Farmers Insurance offers products for planned communities, condominiums, and other community associations. This company allows you to tailor your coverage to your specific needs. Property damage, unit owner coverage, injuries, and theft are all covered under the plans. Farmers also provide D&O insurance as well as optional riders such as an extended replacement cost option to supplement your base plan. Farmers is undoubtedly one of the top condo insurance companies, with all of this and more.

#2. KDIS

Kevin Davis Insurance Services (KDIS) specializes in insurance for community associations, particularly condominiums. Commercial umbrella insurance, D&O insurance, and criminal coverage are all included in the policies. Surprisingly, KDIS has cyber liability protection in the event of a security breach. The coverage covers regulatory fines, cyber extortion, and third-party claim defense, among other things.

#3. Lemonade

Lemonade is still relatively new on the market, but it has already established itself. The appealing aspect of Lemonade is that it employs technology to make the process of HOA sign-up and claim filing easier. It includes an artificial intelligence-enabled smartphone app, and its base plans provide portable electronics coverage as well. You can also give a portion of your unused premiums to a charity of your choice.

#4. StateFarm

State Farm has a number of policies tailored specifically for homeowner groups. Building coverage, D&O liability coverage, and employee dishonesty protection are among them. They even offer coverage for sewer and drain stoppages. Aside from that, State Farm automatically changes your coverage to match inflation. 
To deal with rising risk, homeowner associations require more coverage. Not to worry, your State Farm agent will work with you to understand and satisfy your needs.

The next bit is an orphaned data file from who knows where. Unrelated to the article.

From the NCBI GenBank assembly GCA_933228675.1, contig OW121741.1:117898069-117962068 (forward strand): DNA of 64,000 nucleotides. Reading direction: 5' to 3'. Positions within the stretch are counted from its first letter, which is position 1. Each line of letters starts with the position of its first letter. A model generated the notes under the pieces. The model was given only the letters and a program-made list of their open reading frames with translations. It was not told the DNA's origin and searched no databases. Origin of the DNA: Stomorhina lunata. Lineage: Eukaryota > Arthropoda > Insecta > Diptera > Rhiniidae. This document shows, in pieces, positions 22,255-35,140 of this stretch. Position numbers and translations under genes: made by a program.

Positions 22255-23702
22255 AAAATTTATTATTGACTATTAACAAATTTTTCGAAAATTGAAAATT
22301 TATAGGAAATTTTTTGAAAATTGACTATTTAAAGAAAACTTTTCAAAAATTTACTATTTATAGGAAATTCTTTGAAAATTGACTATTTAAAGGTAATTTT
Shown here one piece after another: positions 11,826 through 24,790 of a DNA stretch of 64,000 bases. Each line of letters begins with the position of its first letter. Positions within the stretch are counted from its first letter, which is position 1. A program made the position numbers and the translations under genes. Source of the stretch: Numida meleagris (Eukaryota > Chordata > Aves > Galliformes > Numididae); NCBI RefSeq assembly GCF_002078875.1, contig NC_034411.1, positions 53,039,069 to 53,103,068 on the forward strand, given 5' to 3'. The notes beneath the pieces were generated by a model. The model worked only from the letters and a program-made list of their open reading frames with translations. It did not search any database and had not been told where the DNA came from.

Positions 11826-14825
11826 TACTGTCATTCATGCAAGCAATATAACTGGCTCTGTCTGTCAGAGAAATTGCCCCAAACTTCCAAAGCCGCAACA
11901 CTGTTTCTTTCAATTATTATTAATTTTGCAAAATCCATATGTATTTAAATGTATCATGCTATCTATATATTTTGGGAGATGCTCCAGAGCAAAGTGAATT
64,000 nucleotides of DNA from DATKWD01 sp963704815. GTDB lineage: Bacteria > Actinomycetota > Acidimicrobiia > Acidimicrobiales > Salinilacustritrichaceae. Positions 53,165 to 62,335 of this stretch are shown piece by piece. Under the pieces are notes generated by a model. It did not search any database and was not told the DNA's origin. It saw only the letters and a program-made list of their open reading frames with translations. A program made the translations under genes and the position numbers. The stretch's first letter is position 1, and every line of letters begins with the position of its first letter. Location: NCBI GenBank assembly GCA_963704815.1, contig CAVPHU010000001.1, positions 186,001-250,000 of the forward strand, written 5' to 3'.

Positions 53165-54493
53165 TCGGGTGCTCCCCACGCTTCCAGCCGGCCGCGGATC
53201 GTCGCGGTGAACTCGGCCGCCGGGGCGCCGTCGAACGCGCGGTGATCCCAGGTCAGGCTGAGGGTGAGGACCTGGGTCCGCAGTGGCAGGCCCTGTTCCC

Who Pays for HOA Insurance?

Residents who are HOA members pay dues to live in the neighborhood. Some of that money is used for day-to-day operations, while some is saved for long-term repairs and improvements, and some is used to pay for HOA insurance.

How Does One Buy HOA Insurance?

Big insurance firms frequently sell virtually any type of coverage, including HOA insurance. However, due to the complexities of this sort of insurance, not all brokers can provide qualified guidance.

Assume a HOA board purchased a $1 million D&O policy. But after they were sued, they realized that the $1 million limit included the expense of legal services, which ended up costing about $1 million. As a result, each board member was required to pay around $100,000 in damages.

HOA board members should engage with an agent who properly understands the intricacies of this sophisticated type of insurance to ensure that the community and individuals are adequately protected. The simplest way to do so is to get prices from commercial real estate insurance providers. Here are a few examples:

  • Farmers
  • Allstate 
  • State Farm 
  • Travelers
  • Lemonade

Why Do You Need a Master Policy for Your Homeowners Association?

You need HOA insurance for security in the event that something goes wrong. Without HOA insurance, your association’s and your own finances could be jeopardized.

Assume a tourist is seriously injured after falling on an icy pavement. The subsequent lawsuit could deplete the HOA’s cash reserves, leaving the organization understaffed for current and future requirements. The HOA would then have to request a special assessment- more money on top of the dues each homeowner already pays – to replenish those reserves.